They're calling it a "Silver Tsunami." That's how Charles Lynn Lowder, a Vietnam veteran, lawyer and co-founder of the Veteran Business Project, describes the outflow of veteran entrepreneurs looking to leave the businesses they've built and start a well-deserved retirement.
For some of these retiring business owners, retirement is kind of a problem. They spent their lives building a small business, taking care of employees and becoming part of a community. Now that they're ready to enjoy the fruits of their labor, they can't find anyone to take it over.
"A very typical scenario is that their kids don't want it," Lowder tells Military.com. "They're faced with shutting it down or finding a buyer, but they're not having any success within their family. So they would come to us to see if they could be introduced to a veteran who wants to take it over."
The Veteran Business Project was co-founded by Lowder and partner Dale Eisenberg, who would do the due diligence on the business, ensure it was viable and then look for veterans who might be interested in taking it over.
They also assigned them a business coach, an entrepreneur with business experience who knows what it's like to start and operate a business. When it comes to accessing capital to actually buy the business, the Veteran Business Project helps veterans find affordable financing with favorable terms. Hundreds of veterans have already gone through the program.
With this formula, VBP has been pairing retiring entrepreneurs with entrepreneurial-minded veterans across the country for more than a decade. They have just received a considerable grant from The Duchossois Family Foundation and are ready to ramp up efforts to pair the 250-350 veterans with their new business ventures.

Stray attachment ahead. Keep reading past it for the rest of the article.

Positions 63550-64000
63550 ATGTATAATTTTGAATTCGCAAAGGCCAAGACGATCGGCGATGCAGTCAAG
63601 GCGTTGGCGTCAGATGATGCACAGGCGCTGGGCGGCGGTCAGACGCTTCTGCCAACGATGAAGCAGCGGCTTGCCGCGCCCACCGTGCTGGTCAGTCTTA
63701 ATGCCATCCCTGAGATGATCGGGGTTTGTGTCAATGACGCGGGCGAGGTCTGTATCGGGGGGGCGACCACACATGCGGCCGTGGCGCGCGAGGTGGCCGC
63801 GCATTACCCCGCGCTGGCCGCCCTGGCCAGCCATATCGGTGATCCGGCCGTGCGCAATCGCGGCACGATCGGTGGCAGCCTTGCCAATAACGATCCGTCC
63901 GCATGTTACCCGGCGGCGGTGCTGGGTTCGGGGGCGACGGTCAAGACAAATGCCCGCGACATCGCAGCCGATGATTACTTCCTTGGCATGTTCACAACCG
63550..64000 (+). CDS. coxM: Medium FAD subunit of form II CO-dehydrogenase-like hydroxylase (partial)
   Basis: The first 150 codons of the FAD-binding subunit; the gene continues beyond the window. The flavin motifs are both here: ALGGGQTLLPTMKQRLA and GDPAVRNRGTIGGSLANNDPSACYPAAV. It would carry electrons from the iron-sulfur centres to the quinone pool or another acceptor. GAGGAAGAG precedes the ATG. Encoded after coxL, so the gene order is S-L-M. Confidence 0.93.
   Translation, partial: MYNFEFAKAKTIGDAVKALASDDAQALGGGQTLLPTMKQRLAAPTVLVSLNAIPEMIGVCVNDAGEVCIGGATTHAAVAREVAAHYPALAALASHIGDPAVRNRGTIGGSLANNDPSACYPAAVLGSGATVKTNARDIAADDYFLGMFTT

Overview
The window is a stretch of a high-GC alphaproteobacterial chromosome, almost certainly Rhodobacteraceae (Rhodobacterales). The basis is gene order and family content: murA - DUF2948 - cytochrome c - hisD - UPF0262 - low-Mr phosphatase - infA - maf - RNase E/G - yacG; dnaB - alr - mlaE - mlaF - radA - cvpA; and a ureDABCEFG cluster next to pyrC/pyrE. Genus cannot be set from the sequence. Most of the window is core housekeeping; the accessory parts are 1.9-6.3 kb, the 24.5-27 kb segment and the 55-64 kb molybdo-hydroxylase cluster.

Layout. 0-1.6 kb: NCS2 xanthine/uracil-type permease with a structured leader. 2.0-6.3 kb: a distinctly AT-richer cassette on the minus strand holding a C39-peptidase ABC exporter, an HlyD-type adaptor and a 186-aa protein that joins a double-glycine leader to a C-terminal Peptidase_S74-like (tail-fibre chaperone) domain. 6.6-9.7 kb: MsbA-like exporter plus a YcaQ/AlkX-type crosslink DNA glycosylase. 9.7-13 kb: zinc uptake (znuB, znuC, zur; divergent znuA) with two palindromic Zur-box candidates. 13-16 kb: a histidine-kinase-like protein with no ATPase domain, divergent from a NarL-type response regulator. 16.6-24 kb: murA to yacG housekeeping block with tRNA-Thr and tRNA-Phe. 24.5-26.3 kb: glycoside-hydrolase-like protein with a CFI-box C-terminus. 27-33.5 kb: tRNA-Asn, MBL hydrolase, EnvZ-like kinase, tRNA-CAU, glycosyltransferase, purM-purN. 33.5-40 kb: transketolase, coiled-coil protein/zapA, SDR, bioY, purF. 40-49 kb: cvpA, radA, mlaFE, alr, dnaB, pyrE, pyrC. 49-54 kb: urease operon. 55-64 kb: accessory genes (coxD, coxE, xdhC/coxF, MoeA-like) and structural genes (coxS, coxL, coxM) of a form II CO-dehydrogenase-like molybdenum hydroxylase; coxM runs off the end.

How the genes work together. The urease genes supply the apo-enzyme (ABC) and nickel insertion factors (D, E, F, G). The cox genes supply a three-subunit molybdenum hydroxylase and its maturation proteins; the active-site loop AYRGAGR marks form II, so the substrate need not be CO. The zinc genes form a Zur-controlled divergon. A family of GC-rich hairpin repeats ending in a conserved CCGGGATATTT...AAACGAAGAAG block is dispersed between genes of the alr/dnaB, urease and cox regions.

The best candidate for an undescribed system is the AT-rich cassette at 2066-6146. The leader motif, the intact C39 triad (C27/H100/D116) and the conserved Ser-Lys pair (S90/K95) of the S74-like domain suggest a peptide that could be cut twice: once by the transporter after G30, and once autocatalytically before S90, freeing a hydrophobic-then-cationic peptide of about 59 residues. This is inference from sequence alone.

"We've been very careful about who we're involved with on the funding part," Lowder says. "This grant will allow us to staff up, go further with the marketing and add additional business coaches to pair more people in our pipeline."
Lowder dropped out of college to enlist in the Marine Corps in 1967. He earned a commission through the Corps' enlisted commissioning program and deployed to Vietnam with the 1st Force Recon Company. After 10 years of service, he left and went to college, then law school.
While practicing law, he helped the University of Missouri develop a program for veterans, helping separated vets get their transfer credits and mental health counseling. As more and more veterans began to approach him, he noticed they often had one thing on their mind: starting their own business.
When he began looking into veteran entrepreneurship, he learned the rates of veteran business owners have been on a steady decline since World War II. Almost half of WWII veterans became small business owners. For the Post-9/11 generation, that number is only 5%.
"The predominant reason is, they can't get a loan, and it's astonishing to me that they'll lend a college-bound teenager tens of thousands of dollars with no credit score and no collateral," Lowder laughs. "But a veteran? Sorry, no. Instead, they'll try and put a veteran into an SBA [Small Business Administration] program where they've gotta have a minimum 690 credit score and collateral before they can borrow."
Lowder asserts that is just not likely. He jumped at the chance to be appointed to the SBA Advisory Committee on Veteran Business Affairs and began lobbying on Capitol Hill for vets to be able to use their GI Bill to purchase or start businesses. In the meantime, he started the Veteran Business Project. Calls from Baby Boomer business owners began right away, and haven't stopped.
It doesn't matter how old the veteran is; if they have the heart of an entrepreneur, the Veteran Business Project wants to hear from them. Lowder himself started a restaurant in his town of Naperville, Illinois. His only regret was that he didn't start sooner.
"When I left the military, I wanted to have a small-town restaurant where you could go, have a good meal, get caught up on the town gossip and go about your day. I wonder why I didn't do this before," Lowder says. "So when I talk to these older veterans, I tell them it's never too late. If you want to do this, you can do it. You're not alone, so if this is burning in your heart, let's go. You can do it."
To learn more about the Veteran Business Project or to sign up to get into the pipeline of veterans looking to stem the tide of retiring business owners, visit the VBP website. Business owners who want to list their business with VBP can start there, too.
-- Blake Stilwell can be reached at firstname.lastname@example.org. He can also be found on Twitter @blakestilwell or on LinkedIn.
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